Writing is the most pure interpretation of ourselves. It is the entrance to who we really are. By blogging, I’ve invited you in – for better, for worse, for whatever you want to take me as: I am here. And I am real. This is me.
Recently, I had the pleasure of reading “The Lovely Bones” along with my old high school English teacher’s three senior English classes, while in turn, the students had to read my blog (baaahaha – poor senior boys). After reading the book, I used Skype to video conference with each class. They asked me questions about the book, my take on the characters (especially the mother, who leaves her family for an extended period of time to rediscover herself), and writing. It was an amazing experience, and it all stemmed out of my published byline on CNN.com.
These experiences tied together made me realize something about writing; about being a writer; about myself. Read on.
Of all the questions I was asked by the high school English students, only two left me speechless – without an instant answer.
The first: What do you want your legacy to be?
This caught me off-guard. I’ve never really thought about myself as leaving a legacy. I’m proud of who I am, the things I’ve done, and the things in my life that are yet to come – but a legacy? It’s not like I’m Oprah, here (I almost said Li-Lo, but that would have been oh-so wrong). My answer? I want to be remembered as a nice person. That’s it. That is all. Someone who formed friendships with many different types of people and who listened and learned with an unbiased ear.
MAN – high school students ask good questions. Stop being so deep, seniors! ;)
The second question, posed by a student who obviously was not in love with English class (which is completely Ok – we can’t all be English nerds). His question: I blog because Dr. Nygaard makes me blog. Why do you blog? And how do you come up with your post ideas?
I really didn’t have a good answer to this question even though it seems like it should have be easy. I think I stumbled through some generic response – so generic that I don’t even remember it. But that answer, whatever it was, did not do this question justice. So, to the gentleman who asked me this question, here is a proper answer:
I blog because I love writing, my son, and being a mother. I don’t brainstorm topics. I don’t sit and work through writer’s block. I post when I’m inspired and the writing just comes.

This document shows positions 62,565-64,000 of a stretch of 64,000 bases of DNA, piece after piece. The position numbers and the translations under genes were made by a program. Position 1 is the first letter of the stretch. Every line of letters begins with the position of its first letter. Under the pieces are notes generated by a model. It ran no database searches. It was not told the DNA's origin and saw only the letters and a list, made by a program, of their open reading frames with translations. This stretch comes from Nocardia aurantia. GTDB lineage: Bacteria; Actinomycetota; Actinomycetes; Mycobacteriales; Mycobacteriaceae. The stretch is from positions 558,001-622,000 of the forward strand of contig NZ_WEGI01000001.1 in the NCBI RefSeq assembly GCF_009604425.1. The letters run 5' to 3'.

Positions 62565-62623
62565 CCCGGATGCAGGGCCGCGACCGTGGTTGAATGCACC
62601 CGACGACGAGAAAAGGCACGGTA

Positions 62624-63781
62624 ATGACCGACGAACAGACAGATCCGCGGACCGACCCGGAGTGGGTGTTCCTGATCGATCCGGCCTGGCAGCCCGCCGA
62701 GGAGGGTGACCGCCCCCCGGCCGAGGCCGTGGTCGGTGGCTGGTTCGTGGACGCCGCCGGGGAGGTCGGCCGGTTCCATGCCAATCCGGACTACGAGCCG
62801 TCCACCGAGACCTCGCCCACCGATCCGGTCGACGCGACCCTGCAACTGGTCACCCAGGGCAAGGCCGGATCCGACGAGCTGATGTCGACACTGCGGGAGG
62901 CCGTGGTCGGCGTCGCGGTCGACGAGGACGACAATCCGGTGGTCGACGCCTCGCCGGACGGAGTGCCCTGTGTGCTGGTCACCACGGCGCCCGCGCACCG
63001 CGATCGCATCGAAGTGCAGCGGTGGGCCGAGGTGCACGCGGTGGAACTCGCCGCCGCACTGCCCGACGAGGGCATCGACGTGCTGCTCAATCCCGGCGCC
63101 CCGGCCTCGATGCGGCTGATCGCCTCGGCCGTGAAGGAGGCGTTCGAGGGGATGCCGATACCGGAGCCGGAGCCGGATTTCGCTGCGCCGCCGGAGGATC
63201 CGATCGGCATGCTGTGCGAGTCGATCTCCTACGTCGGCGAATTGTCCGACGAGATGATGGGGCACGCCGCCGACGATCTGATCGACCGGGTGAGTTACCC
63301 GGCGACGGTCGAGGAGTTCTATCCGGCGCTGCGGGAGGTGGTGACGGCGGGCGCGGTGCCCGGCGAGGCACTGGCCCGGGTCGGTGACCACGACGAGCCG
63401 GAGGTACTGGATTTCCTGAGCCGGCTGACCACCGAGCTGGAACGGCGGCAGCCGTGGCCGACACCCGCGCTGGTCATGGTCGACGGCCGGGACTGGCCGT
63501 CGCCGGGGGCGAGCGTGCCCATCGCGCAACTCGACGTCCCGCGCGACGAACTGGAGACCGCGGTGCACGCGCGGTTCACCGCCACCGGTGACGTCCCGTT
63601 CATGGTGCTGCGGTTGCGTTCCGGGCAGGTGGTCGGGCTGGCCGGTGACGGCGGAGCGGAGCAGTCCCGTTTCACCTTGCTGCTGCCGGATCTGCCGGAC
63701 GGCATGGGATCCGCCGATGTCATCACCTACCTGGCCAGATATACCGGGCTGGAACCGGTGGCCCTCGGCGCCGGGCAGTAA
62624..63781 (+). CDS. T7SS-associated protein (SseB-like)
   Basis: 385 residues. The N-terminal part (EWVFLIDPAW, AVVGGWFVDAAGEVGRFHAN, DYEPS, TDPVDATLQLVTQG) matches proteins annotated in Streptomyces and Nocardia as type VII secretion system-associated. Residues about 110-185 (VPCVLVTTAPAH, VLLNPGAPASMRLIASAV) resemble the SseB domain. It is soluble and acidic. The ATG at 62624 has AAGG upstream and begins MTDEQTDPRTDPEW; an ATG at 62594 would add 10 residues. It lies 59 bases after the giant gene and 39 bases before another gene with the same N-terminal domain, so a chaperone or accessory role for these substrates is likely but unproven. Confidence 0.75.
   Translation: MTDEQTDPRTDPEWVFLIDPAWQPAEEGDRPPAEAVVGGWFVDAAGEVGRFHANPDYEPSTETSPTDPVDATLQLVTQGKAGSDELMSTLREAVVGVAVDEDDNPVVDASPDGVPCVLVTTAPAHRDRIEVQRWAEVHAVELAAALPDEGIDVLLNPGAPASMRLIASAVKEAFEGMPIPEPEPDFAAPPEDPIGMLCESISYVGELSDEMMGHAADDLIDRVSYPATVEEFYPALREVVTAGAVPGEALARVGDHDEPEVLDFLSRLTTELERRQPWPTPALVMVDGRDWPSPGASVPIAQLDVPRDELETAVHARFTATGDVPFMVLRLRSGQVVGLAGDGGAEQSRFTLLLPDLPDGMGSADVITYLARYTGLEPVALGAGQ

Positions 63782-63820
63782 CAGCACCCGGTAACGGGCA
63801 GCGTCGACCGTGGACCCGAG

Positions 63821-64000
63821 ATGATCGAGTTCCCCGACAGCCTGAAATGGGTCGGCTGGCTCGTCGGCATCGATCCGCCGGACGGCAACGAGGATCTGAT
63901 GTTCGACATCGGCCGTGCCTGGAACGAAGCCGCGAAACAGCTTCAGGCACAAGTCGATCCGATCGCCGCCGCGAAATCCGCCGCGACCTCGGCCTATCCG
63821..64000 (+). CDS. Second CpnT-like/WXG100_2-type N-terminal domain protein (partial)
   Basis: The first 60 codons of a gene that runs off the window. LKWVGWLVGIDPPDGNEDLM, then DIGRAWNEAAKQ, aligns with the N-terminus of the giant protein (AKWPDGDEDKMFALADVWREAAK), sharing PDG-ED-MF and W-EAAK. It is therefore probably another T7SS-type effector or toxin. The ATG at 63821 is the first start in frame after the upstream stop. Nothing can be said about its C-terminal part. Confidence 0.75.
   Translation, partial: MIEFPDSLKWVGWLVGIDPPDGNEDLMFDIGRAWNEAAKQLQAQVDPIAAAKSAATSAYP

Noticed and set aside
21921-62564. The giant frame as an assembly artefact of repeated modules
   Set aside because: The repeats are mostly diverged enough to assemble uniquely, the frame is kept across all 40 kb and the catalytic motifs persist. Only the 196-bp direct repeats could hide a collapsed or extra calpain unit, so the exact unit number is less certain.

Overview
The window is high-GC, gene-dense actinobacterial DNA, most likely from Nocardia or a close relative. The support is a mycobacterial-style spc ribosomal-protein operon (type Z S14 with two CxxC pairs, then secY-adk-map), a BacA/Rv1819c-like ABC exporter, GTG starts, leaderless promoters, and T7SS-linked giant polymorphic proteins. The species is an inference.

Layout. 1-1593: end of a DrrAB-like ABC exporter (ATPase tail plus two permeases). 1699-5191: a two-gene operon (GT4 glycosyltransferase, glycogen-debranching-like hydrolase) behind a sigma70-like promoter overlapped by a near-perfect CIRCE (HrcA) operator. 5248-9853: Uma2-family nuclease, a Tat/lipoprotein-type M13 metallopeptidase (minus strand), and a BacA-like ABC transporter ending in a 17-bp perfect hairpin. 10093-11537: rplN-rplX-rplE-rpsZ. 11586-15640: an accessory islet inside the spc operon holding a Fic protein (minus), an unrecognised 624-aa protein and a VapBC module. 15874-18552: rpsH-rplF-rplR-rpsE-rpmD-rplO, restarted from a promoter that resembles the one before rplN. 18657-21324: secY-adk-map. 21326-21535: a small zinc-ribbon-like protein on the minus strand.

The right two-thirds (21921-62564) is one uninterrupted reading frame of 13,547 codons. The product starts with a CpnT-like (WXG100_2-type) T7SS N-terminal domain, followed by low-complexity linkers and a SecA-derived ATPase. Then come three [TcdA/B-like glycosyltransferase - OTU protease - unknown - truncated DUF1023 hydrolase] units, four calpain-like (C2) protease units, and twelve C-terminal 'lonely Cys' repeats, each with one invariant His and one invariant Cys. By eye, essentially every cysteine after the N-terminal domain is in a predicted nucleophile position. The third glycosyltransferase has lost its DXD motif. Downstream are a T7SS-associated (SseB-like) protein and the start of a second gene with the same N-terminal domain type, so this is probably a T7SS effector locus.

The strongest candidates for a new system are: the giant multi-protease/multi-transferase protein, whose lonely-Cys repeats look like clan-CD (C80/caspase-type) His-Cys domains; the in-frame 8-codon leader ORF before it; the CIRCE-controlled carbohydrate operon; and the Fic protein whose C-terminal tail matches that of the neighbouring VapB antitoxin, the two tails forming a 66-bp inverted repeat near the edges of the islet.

Of course when I was a student (both in high school and college) I struggled through my fair share of class essays that I had absolutely no interest in writing. I was assigned a topic and told to write. Blah.That’s what makes blogging different for me and why I think personal writing is so special. I don’t write because I have to, I write because I want to. The topic has not been assigned to me – being a mother to my son is such a special part of who I am and I am so passionate about it that often my fingers cannot keep up with the words streaming in my brain. Is it scary sometimes? To stream my personal thoughts and consciousness onto the Internet? Of course. It was especially terrifying publishing my writing on CNN for all the world to see. But it was also invigorating. That slight inkling of fear mixed with excitement is how I know I’m writing about what matters to me the most.
Writing is the truest form of who we are – it takes guts and courage and an invisible army of a thousand men to put your thoughts in their purest form out there for others to read. But I think that’s how we know we are winning – when we can do that and not back down.
My writing is who I am – not everyone is going to like it, not everyone is going to agree with it – but it is my own and it is real. If it can entertain and inspire others, then that’s just a bonus.
So seniors – even though you are being “forced” to write a senior blog, I encourage you to not think of it that way. Take a risk and write about what really matters to you.
“There is no greater agony than bearing an untold story inside you.”
- Mary Angelou
Tell your story, and be proud.